Vaccines are available for many infectious diseases that threaten endangered great ape populations, but immunizing enough animals to prevent outbreaks can be logistically challenging.
According to a study led by UGA student Julie Rushmore, focusing vaccination efforts on chimpanzees with the highest numbers of social contacts can reduce the number of animals that must be vaccinated to prevent an epidemic. This ultimately could make vaccination a more useful tool for the conservation of endangered great apes.
The research was published online in the Journal of the Royal Society Interface and focuses on the continuing research of Rushmore and her colleagues.
Rushmore, a student in the College of Veterinary Medicine’s DVM/PhD program who completed her doctorate in the Odum School of Ecology in 2013, spent nearly a year observing the wild Kanyawara chimpanzee community in Uganda’s Kibale National Park. She recorded the behavior of 37 chimpanzees in the community-including adults and juveniles of both sexes-and, along with her colleagues, used social network analysis to quantify which members of the community were more likely to contract and spread diseases based on how frequently they interacted with each other.
The most connected animals in the network tended to be high-ranking mothers and juveniles from large families; the high-ranking males were second in their centrality to the community.
The research team used mathematical models to simulate the spread and control of close-contact pathogens that have threatened wild apes in the recent past-like Ebola, measles and influenza-on the chimpanzee social networks derived from field behavioral data. The computer simulations showed that targeting the most connected chimpanzees could prevent large outbreaks with considerably fewer vaccines than would be required if vaccinations were distributed randomly.
Because it is often easier to record traits like gender and family size for a chimpanzee than to determine the animal’s connectivity in the social network, the research team also evaluated the effectiveness of targeting risk groups, such as high-ranking moms, for disease control. Vaccinating individuals with high-risk traits also proved to be more effective than randomly vaccinating individuals in the community.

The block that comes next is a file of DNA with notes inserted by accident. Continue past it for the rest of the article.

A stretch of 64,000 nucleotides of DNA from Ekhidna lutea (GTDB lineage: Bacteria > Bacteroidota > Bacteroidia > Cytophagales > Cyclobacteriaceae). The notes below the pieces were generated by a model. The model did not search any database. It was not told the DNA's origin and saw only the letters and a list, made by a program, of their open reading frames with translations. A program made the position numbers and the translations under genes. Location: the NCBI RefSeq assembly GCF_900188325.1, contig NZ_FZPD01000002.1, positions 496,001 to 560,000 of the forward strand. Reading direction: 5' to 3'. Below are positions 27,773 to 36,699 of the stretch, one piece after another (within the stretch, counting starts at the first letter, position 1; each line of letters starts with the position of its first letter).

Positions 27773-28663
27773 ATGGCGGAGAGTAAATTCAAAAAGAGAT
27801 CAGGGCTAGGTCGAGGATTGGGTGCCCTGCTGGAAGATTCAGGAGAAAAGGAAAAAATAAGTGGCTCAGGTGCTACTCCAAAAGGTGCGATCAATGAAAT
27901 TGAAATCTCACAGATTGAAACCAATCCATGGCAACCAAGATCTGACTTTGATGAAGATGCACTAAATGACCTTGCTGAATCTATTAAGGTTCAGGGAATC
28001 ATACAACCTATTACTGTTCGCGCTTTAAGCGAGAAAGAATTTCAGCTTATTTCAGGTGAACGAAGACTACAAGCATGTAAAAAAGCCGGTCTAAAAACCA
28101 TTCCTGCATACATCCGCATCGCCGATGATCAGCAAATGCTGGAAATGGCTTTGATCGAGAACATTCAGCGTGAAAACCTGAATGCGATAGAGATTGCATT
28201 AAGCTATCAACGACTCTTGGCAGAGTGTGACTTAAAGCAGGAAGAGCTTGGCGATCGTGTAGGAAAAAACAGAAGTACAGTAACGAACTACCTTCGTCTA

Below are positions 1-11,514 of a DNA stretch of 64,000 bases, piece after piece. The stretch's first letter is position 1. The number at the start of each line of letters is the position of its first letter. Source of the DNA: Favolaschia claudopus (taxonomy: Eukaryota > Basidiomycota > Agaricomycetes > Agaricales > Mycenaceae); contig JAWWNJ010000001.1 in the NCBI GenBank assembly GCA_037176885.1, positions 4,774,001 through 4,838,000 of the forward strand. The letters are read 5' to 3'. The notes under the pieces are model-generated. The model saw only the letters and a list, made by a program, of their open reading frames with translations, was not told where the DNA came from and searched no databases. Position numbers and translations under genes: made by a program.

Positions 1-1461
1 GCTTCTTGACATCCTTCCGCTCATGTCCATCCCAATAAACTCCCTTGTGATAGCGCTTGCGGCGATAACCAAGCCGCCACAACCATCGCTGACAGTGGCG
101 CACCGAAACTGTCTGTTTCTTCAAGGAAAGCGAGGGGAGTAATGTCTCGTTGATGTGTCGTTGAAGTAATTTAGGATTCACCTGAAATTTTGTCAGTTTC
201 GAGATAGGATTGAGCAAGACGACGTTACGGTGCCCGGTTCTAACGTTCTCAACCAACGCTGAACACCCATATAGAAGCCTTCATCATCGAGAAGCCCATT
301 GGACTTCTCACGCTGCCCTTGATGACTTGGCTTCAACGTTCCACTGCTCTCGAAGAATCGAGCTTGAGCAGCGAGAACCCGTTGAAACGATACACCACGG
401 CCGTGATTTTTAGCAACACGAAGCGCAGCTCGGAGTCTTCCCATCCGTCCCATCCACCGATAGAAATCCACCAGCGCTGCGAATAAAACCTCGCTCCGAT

Beyond the logistical challenges of administering vaccines, immunizing wildlife can be expensive and stressful to the animals, thus underscoring the need to reduce coverage when mobilizing vaccines for deadly pathogens.
“This work is important because it indicates that we can use what we know about animal behavior to design more efficient disease control strategies,” Rushmore said. “In addition to wild chimpanzees, the methods we used to evaluate targeted vaccinations could aid in conservation efforts for other endangered wildlife species that are vulnerable to infectious disease.”
Rushmore’s approach to disease control and prevention also could be applied to controlling disease in human populations.
“Julie’s work on chimpanzees is indicative of a new strategy for studying disease that combines field observation, infectious diseases information and computer modeling,” said John Gittleman, dean of the Odum School. “It is compelling because her approach will allow preventive measures against disease outbreak and likely apply to human emerging diseases.”
“Dr. Rushmore’s findings will influence the strategies used to control infectious disease transmission among vulnerable populations of animals and humans where vaccination of all susceptible individuals is simply not practical,” said Sheila W. Allen, dean of the College of Veterinary Medicine. “This is an excellent example of One Health-where findings in animal disease investigations inform the approach to be used in human disease control.”